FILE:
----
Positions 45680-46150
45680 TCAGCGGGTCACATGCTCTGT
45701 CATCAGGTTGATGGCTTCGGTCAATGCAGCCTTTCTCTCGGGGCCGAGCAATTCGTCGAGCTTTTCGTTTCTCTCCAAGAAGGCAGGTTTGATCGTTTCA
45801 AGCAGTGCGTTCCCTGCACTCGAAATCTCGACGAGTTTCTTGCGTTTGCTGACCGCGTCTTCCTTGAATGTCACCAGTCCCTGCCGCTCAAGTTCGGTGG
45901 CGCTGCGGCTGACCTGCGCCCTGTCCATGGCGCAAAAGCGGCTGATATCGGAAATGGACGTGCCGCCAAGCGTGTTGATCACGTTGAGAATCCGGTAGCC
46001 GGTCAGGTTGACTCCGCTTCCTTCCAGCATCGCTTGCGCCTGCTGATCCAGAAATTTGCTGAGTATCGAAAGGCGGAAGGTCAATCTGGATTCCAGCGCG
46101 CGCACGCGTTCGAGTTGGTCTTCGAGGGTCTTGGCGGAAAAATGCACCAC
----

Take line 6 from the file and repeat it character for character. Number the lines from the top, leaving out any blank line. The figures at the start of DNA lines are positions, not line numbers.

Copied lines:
46001 GGTCAGGTTGACTCCGCTTCCTTCCAGCATCGCTTGCGCCTGCTGATCCAGAAATTTGCTGAGTATCGAAAGGCGGAAGGTCAATCTGGATTCCAGCGCG